Dr. Estelle Ramey turned academia and corporate America on it's collective ear - head over teakettle. Some may think as they read about her, "Oh that was 40 years ago" and they would be right, but most thinking women and men know that things have only changed on the surface.
Below the surface, tradition fiercely battles any attempt to acknowledge the human-ness of women. Proof positive of this is how openly misogyny and sexism is flaunted with very little blow back; the continued need for battered women's shelters and the lusty slave trade in women's bodies.
Dr Ramey's pithy comments, like this one, can stop people in their tracks and kick start thought:
"The women's movement has been greatly misunderstood. It's not a cause but a symptom. A symptom of social changes instituted by -- men."
In one of her lectures she explains that the way to make a man understand what it's like to be a woman is to have him remember what it was like when he was a young teenager and completely dependent on his father. He would have to ask him for everything; wheedle, pout and manipulate just to get the use of the car or increase his allowance etc . He was reduced "to be essentially an outsized child". That's the situation women are forced to be in all their lives; our society never allows them to grow out of it without a huge struggle on their part.
As women started to get out into the work force in positions higher than secretary or nurse or cleaning woman, they found that it was necessary to tread lightly. But while being careful not to wound the male's fragile ego, their own ego was being pummeled.
Some women have networked and shared their common experiences. Every woman remembers being the only female in a group of males charged by management to come up with ideas. After grabbing her courage in both hands, she offers a suggestion and is ignored. At the next meeting, Pete or Fred offer the same suggestion and it is hailed as a super idea. Ramey never let herself be cowed by men. She went right up into their faces with science.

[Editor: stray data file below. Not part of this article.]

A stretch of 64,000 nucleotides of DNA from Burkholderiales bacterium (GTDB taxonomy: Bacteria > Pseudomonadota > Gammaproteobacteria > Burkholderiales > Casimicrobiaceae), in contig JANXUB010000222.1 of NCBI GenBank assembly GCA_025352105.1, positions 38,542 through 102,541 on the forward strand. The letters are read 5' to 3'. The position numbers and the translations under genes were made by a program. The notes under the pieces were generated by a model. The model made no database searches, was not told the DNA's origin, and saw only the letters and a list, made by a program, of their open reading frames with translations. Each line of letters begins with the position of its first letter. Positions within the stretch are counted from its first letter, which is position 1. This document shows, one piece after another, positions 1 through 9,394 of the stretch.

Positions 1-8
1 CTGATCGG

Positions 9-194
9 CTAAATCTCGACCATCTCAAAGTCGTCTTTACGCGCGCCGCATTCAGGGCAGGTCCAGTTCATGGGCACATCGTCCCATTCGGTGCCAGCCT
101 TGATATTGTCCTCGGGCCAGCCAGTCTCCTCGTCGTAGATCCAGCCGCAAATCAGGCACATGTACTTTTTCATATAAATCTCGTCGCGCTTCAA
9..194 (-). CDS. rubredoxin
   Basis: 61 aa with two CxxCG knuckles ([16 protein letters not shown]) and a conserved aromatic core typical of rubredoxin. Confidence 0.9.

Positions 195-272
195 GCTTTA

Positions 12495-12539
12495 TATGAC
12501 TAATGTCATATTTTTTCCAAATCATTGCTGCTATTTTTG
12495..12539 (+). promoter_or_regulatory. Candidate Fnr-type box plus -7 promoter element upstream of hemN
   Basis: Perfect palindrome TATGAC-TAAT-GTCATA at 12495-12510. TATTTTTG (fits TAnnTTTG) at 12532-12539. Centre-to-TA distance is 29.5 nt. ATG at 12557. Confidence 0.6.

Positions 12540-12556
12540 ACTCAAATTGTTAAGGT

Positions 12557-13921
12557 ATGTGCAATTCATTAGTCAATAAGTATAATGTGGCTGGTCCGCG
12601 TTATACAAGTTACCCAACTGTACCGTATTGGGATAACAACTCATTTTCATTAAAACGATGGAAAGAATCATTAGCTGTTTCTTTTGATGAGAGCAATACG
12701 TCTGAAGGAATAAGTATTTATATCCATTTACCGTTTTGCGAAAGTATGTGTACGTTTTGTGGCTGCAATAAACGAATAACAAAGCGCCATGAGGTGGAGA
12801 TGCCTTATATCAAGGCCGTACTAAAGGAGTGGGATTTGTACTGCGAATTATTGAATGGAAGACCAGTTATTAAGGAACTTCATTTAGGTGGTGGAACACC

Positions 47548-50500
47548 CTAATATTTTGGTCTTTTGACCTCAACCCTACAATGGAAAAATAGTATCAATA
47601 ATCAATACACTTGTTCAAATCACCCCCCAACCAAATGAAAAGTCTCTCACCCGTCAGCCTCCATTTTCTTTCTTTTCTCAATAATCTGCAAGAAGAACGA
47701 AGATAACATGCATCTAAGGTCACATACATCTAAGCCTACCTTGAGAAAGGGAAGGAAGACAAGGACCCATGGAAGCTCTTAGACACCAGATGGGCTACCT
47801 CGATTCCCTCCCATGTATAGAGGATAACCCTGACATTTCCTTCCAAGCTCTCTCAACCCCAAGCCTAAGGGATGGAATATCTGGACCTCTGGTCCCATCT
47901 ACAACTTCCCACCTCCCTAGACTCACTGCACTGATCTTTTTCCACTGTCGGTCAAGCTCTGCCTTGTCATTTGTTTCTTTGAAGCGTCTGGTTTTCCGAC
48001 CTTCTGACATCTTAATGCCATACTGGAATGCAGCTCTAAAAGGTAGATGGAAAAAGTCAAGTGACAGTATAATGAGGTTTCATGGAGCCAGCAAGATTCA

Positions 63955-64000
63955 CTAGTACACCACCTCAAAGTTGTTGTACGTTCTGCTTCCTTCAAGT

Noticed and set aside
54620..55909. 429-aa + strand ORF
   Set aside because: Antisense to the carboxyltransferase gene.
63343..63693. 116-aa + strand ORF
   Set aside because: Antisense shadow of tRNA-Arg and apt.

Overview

In a 1973 lecture, Professor Ramey flung the gauntlet at her male colleges.
"Testosterone is not a bad hormone as hormones go and is is said by some to be the `take charge' hormone. But what it does to the heart and blood vessels bears thinking about. However, very little research has been done on what testosterone does to the blood vessels - that's because men do the research.
"In order to do research on the effects of testosterone, these men would have to face up to the fact that there may be a weakness in males, so they don't do the work. Out of sheer altruism, I have put in a application to the NIH to work on this problem. I care about the men in my life; I care about my husband, my son, my grandson. I think they are pretty valuable people and I would like to know what can be done to keep them alive longer."
That challenge and the telling results of her studies of the male hormone got male scientists off their collective, egotistical asses nearly 40 years ago. It also resulted in better studies of female hormones.
"As far as intelligence is concerned, everything we know about intelligence says that women are indeed members of the species Homo sapiens: IQ's average out the same for both sexes. Women can think. It is a disadvantage to them to do so, but the potential is there ...
"If all the rare genius that resides in human brains, including female brains, had been utilized, might we have a cure for cancer, or a cure for the aging of male blood vessels? Excellent minds are so rare. Can we afford to waste any?"
In the 40 years since she wrote this, countless women's minds were wasted. How much has civilization lost by denying women's leadership, women's voices and women's creativity? Well, for one thing, sexism and misogyny deprived us of a president who would have brought women and men as equals into the White House with her.
The United States Senate Sep 18, 2006 Section 24
Sen. Hillary Clinton [D-NY]: Mr. President, on September 8, our Nation lost a great American and my husband and I lost a wonderful friend of over 20 years. Dr. Estelle R. Ramey was a respected endocrinologist, physiologist, and feminist. She was a woman of great wit and wisdom who fought gender discrimination in the scientific professions and in the conduct of medical research. Dr. Ramey died of Alzheimer's disease at the age of 89.
Estelle Rubin Ramey was born in Detroit and raised in New York City. Her mother, a wise but impoverished and illiterate immigrant, insisted that her daughter be educated. At the age of 15 in the midst of the Great Depression, Dr. Ramey was able to attend Brooklyn College for the price of a library card. [ for the rest of this tribute, click on this link] http://www.govtrack.us/congress/record.xpd?id=109-s20060918-24
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